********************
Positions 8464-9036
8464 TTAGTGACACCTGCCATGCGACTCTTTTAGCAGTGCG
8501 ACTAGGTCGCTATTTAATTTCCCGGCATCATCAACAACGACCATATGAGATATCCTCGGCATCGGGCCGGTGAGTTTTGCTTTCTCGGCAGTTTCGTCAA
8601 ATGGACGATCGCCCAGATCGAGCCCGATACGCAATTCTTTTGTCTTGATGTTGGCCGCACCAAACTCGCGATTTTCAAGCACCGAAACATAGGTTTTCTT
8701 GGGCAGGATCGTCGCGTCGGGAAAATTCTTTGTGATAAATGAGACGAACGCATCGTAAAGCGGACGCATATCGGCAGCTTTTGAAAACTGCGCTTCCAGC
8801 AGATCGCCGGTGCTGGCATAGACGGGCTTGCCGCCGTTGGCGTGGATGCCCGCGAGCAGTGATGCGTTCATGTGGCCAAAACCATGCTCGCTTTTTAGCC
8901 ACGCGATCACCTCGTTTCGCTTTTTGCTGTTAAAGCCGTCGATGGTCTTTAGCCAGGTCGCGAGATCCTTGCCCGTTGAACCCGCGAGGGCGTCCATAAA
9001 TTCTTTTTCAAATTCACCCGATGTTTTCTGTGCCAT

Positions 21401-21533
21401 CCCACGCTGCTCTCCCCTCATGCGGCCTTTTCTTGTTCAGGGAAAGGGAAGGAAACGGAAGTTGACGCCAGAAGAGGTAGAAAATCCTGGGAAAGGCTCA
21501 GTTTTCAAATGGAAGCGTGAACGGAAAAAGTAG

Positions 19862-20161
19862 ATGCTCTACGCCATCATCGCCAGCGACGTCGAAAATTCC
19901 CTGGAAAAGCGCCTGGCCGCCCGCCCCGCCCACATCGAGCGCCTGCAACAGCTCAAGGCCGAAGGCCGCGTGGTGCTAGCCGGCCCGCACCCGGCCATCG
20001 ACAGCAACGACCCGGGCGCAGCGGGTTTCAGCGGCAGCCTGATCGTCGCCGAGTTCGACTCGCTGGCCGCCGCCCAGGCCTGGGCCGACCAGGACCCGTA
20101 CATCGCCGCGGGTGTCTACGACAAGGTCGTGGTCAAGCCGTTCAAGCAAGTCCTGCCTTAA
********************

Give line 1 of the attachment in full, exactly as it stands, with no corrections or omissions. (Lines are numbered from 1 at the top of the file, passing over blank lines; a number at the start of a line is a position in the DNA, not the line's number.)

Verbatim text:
Positions 8464-9036